That’s not to say that things are looking bad, necessarily. 1 in 10 people in the poll have already pre-ordered a unit, which means that they had jumped through all the hoops of the invite system.
1 in 3 people are waiting on reviews to make a decision. That’s reasonable considering that this is the company’s first smartphone and only its second product ever. It needs to prove itself, which is something that we will get back to in a minute.
Those that like the phone (1) tout its design as an advantage – it certainly has a look at a time when many new releases look outright generic. It also has a pretty premium build with an aluminum frame sandwiched between two panes of GG5. And it doesn’t skip wireless charging. The software support schedule (3 years of OS updates, 4 years of patches) is a boon as well. All of this makes it stand out in the mid-range segment.
Then there’s the Glyph Interface. Some doubt how useful it actually is, but people are talking about it – it’s an attention grabber, which (we suspect) was the point. There is also the Nothing launcher, which some have test driven on their current phones, but that’s not quite as interesting.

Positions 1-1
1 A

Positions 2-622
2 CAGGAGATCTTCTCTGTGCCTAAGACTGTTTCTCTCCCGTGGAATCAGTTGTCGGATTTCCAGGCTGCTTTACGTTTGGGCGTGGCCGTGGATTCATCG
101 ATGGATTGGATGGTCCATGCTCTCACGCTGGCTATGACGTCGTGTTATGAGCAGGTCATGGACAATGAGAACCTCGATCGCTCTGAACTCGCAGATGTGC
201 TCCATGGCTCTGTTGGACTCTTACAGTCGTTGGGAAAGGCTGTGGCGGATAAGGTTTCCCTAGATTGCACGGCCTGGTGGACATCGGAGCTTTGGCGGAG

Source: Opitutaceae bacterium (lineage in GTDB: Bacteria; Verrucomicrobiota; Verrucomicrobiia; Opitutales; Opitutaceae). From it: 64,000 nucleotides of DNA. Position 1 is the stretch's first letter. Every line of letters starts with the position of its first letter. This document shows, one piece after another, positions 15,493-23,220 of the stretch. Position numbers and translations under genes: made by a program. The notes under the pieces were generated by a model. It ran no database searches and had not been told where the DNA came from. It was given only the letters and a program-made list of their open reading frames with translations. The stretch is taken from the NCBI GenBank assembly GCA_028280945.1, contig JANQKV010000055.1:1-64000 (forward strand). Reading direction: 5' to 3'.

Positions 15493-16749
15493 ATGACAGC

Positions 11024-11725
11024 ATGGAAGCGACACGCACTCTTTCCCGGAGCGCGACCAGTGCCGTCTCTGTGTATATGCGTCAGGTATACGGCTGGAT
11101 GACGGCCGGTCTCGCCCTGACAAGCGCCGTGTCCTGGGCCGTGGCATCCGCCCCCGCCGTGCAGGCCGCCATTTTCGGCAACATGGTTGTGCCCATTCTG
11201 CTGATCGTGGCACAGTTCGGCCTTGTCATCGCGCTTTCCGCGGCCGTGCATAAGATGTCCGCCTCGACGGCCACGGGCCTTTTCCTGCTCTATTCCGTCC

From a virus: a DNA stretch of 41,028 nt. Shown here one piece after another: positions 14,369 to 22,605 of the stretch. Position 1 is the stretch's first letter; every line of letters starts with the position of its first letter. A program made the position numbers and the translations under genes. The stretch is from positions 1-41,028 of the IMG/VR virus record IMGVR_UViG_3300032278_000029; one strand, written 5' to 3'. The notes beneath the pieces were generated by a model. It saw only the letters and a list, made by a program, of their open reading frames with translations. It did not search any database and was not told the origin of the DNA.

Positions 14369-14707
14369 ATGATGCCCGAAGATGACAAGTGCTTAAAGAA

All that said, most voters in the poll don’t have an interest in the Nothing phone (1). Many commenters listed the phones that they would rather have – Samsungs, Pocos, Xiaomis even Asus. That’s probably okay for Nothing right now, which needs to focus on keeping up with demand.
But the company does need to prove itself – many expressed a sentiment along the lines of “not this one, but maybe the phone (2)”. It doesn’t help that there isn’t any variety. Okay, some brands launch too many phones, but Nothing has the opposite problem – if the phone (1) is too big or too small or too anything else for you, you’re looking at another brand.
Love it or hate it, the Nothing phone (1) made a splash as it launched. We received our unit and are working on a review, so stay tuned for our verdict on the phone.